A supersonic biplane concept created by Kazuhiro Kusunose and colleagues at Tohoku University in Japan. CREDIT: Institute of Fluid Science | Tohoku University
A newer version of the biplane could reach supersonic cruising speeds without causing ear-splitting sonic booms, according to computer simulations by MIT and Stanford University researchers. They built upon the design of German engineer Adolf Busemann, who originally envisioned triangular wings connected at their tips.
Wang and his colleagues Rui Hu, a postdoc in the Department of Aeronautics and Astronautics, and Antony Jameson, a professor of engineering at Stanford University, have shown through a computer model that a modified biplane can, in fact, produce significantly less drag than a conventional single-wing aircraft at supersonic cruise speeds. The group will publish their results in the Journal of Aircraft.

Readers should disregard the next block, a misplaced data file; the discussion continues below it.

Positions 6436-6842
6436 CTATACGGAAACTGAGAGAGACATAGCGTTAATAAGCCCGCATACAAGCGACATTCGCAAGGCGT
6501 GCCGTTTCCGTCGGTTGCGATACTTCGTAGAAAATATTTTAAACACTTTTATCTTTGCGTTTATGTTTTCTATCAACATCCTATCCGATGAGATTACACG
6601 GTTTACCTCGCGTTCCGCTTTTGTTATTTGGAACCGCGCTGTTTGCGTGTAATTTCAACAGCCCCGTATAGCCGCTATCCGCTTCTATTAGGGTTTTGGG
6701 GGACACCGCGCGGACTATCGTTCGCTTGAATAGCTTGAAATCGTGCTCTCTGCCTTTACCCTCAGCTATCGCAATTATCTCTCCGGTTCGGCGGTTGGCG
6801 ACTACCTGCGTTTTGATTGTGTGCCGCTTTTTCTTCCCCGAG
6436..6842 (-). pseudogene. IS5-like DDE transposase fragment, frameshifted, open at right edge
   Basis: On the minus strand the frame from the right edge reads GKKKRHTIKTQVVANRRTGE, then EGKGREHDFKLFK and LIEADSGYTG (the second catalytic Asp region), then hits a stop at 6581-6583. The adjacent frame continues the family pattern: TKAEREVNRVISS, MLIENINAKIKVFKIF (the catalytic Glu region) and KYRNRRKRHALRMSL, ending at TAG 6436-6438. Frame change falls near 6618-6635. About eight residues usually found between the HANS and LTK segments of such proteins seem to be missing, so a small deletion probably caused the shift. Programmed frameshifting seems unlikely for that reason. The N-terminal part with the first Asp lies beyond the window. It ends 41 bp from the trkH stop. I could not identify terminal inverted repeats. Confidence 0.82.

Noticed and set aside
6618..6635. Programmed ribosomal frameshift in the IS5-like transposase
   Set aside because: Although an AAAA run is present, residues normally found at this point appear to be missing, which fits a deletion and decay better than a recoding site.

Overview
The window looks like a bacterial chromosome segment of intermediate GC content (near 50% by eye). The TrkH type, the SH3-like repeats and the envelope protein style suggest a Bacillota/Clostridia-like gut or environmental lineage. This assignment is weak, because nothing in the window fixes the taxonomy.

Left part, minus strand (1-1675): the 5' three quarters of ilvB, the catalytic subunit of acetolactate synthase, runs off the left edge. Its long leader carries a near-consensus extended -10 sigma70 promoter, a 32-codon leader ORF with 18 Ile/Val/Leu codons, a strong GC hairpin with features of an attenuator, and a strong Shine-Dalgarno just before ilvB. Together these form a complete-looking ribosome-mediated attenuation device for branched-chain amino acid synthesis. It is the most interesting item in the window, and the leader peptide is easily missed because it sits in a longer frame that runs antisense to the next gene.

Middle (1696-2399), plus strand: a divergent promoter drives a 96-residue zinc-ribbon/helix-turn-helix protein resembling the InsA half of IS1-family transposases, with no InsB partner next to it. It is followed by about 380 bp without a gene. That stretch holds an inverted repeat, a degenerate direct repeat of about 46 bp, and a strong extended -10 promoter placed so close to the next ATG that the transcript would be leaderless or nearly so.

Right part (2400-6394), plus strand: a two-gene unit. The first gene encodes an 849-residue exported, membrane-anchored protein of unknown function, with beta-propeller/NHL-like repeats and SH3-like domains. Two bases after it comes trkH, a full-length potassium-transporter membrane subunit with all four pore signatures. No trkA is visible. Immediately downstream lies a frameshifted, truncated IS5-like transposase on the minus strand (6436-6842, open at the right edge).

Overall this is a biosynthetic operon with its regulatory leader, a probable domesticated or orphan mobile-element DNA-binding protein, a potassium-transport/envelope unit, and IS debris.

This decreased drag, according to Wang, means the plane would require less fuel to fly. It also means the plane would produce less of a sonic boom.
“The sonic boom is really the shock waves created by the supersonic airplanes, propagated to the ground,” Wang says. “It’s like hearing gunfire. It’s so annoying that supersonic jets were not allowed to fly over land.”
A sonic boom is the sound associated with the shock waves created by an object traveling through the air faster than the speed of sound. Sonic booms generate enormous amounts of sound energy, sounding much like an explosion. The crack of a supersonic bullet passing overhead is an example of a sonic boom in miniature.
A sonic boom produced by an aircraft moving at M=2.92, calculated from the cone angle of 20 degrees. An observer hears the boom when the shock wave, on the edges of the cone, crosses his or her location.